D is for Dulce de Leche . . . .

Dulce de leche is a thick, caramel-looking sauce or spread, which is made by slowly heating sweetened milk until it turns a golden brown and the sugar caramelizes. Dulce de leche translated means “sweet from milk”. First appearing in Argentina, it is popular in other Latin American countries, most notably Chile, Ecuador, Panama, Peru and Columbia. In Brazil it is known by its Portuguese name doce de leite.

France also has a version called confiture de lait, which the French spread with butter on their morning baguettes . . . which are really the leftover dinner baguettes that have been toasted. Still, extremely yummy.

The most basic recipe calls for slowly simmering milk and sugar, stirring almost constantly, Just as the milk begins to boil, baking soda is added. Much of the water in the milk evaporates and the mix thickens; the end result is usually about a sixth of the volume of the milk used.

Although dulce de leche can be enjoyed simply on its own over toasted bread, it is also used to flavor foods such as candies, cakes, cookies and ice cream. For example, it works as a great middle between oatmeal cookies (a family favourite). A friend of mine enjoys making Banoffee Pie ( . . . and I enjoy eating it). You can also spread a thin layer on a cooled brownie cake and chilling it before spreading with a traditional chocolate frosting so that you end up with “chocolate-duce de leche-chocolate”. So sinful . . . so good.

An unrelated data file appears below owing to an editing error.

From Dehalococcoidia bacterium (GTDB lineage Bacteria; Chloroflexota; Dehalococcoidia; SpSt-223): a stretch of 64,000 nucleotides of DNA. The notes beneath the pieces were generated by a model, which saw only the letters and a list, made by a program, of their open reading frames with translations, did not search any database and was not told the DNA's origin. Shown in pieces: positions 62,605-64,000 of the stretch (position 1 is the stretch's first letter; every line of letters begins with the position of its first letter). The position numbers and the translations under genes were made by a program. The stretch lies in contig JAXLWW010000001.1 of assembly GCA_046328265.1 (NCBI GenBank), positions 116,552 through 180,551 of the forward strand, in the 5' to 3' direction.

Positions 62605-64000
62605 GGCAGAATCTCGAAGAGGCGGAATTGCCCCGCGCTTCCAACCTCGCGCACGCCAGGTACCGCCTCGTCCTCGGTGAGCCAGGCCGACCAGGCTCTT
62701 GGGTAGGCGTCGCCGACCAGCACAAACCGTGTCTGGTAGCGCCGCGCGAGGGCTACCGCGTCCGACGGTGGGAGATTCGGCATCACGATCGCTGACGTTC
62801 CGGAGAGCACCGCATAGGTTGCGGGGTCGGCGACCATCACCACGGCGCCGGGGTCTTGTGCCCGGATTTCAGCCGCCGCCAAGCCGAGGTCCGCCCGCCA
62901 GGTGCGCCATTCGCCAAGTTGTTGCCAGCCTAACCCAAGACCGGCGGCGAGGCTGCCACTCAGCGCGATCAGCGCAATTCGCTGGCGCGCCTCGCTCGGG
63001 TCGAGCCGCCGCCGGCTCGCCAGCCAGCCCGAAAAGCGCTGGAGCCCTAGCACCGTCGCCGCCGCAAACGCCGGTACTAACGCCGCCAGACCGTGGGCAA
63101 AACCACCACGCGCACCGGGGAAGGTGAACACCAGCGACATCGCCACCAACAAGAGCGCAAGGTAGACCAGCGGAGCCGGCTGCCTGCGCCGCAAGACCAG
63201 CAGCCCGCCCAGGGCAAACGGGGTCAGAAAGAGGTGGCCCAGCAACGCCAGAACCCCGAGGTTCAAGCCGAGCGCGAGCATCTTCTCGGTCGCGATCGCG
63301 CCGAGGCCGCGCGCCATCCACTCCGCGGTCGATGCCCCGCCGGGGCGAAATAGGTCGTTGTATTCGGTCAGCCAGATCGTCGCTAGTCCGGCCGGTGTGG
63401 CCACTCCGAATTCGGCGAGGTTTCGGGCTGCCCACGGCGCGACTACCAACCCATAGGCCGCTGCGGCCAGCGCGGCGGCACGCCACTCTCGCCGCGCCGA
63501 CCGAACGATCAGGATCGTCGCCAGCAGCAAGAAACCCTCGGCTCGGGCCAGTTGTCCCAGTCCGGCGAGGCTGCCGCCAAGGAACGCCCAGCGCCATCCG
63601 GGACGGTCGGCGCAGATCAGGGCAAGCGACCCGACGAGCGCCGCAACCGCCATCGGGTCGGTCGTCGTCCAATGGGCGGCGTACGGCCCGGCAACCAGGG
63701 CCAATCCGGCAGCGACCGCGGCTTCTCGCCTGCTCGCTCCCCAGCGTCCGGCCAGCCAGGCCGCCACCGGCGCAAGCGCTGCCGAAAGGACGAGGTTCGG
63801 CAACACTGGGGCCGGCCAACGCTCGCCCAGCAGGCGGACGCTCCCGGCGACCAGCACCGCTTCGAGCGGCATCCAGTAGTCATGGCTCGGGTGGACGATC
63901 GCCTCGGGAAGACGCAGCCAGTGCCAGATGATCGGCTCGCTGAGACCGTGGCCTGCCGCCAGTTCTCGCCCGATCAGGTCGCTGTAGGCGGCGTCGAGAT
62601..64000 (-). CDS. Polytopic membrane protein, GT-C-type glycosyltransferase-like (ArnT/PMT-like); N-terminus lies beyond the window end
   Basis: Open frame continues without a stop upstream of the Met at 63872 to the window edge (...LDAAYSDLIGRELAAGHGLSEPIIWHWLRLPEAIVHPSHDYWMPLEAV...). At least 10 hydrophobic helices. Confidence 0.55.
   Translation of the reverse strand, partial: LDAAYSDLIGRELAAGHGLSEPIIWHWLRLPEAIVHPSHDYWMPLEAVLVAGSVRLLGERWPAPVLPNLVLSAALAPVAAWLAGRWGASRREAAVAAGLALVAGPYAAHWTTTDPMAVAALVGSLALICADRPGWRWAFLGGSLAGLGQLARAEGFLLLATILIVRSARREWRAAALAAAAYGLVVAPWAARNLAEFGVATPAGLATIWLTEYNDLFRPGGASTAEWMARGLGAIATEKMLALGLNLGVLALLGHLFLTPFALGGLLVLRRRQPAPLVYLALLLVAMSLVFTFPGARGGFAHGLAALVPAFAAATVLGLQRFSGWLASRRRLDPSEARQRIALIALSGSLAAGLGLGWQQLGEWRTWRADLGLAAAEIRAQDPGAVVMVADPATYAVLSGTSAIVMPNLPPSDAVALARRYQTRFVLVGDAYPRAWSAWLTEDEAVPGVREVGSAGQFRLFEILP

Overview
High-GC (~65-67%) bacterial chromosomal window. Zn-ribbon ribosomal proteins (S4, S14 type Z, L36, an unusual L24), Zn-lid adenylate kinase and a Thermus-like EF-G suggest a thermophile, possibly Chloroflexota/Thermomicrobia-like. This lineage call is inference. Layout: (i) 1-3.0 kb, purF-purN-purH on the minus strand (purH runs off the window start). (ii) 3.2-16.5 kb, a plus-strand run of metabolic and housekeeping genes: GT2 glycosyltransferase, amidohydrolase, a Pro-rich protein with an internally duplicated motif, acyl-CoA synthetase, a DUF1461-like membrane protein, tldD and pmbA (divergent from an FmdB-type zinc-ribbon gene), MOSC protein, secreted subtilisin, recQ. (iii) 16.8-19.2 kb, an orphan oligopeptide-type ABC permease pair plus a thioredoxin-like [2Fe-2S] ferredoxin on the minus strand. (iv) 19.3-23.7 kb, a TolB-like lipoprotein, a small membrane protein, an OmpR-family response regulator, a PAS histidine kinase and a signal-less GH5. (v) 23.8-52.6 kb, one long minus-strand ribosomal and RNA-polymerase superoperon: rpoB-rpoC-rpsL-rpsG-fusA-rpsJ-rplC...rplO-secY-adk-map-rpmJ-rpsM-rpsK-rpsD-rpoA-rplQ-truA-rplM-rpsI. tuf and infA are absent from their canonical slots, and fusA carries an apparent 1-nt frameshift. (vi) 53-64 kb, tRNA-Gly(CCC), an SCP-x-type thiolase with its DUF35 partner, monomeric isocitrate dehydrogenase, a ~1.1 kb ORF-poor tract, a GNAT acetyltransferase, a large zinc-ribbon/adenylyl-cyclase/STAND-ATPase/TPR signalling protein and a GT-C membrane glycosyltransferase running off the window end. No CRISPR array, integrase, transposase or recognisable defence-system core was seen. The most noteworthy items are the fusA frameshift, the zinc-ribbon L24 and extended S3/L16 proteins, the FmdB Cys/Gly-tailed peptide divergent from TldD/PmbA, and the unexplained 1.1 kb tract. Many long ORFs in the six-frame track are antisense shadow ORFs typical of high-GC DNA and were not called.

Dulce de Leche
4 cups milk
1 vanilla bean
4 ½ cup sugar
1 tsp baking soda

In a large saucepan, bring milk to a boil over medium-high heat. Remove from heat and strain through cheesecloth. Return to pan.

Cut vanilla bean in half and scrape the seeds in the milk. Add the bean to the milk. Stir in the sugar and replace the pan on medium-high heat, stirring constantly until the sugar is dissolved. Just as the milk mixture begins to boil, stir in the baking soda. Reduce the heat to medium, stirring constantly until mixture thickens but do not re-incorporate the foam that appears on the top of the mixture. Continue to cook for 1 hour. Remove the vanilla bean after 1 hour and continue to cook until the mixture has reduced to about 1 cup, approximately 1 1/2 to 2 hours. When a wooden spoon drawn through the mixture leaves the bottom of the pan visible, and the mixture is light brown in color, remove the pan from the heat. Strain the mixture through a fine mesh strainer.

Place the pan in an ice bath and stir constantly until the dulce de leche has cooled. Pour into sterile jars, and store in the refrigerator.

True, the process takes awhile, but the results are well worth it. You could search for a recipe that used store bought condensed milk to speed up the process, but the end product is not as nice. A bonus is that dulce de leche can be stored in the refrigerator for up to a month, though it never seems to make it that long in our house.

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